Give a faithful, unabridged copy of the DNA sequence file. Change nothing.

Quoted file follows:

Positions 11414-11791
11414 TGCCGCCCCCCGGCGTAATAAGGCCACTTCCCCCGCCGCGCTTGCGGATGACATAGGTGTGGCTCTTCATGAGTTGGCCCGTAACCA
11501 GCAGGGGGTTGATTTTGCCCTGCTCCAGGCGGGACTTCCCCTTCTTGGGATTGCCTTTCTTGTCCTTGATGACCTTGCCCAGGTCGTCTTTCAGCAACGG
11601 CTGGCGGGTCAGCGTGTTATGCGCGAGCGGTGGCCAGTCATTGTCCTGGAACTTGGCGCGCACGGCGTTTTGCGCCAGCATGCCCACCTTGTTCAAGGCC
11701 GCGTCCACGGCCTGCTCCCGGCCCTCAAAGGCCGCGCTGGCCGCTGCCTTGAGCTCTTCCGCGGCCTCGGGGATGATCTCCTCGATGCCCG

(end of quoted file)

Positions 11414-11791
11414 TGCCGCCCCCCGGCGTAATAAGGCCACTTCCCCCGCCGCGCTTGCGGATGACATAGGTGTGGCTCTTCATGAGTTGGCCCGTAACCA
11501 GCAGGGGGTTGATTTTGCCCTGCTCCAGGCGGGACTTCCCCTTCTTGGGATTGCCTTTCTTGTCCTTGATGACCTTGCCCAGGTCGTCTTTCAGCAACGG
11601 CTGGCGGGTCAGCGTGTTATGCGCGAGCGGTGGCCAGTCATTGTCCTGGAACTTGGCGCGCACGGCGTTTTGCGCCAGCATGCCCACCTTGTTCAAGGCC
11701 GCGTCCACGGCCTGCTCCCGGCCCTCAAAGGCCGCGCTGGCCGCTGCCTTGAGCTCTTCCGCGGCCTCGGGGATGATCTCCTCGATGCCCG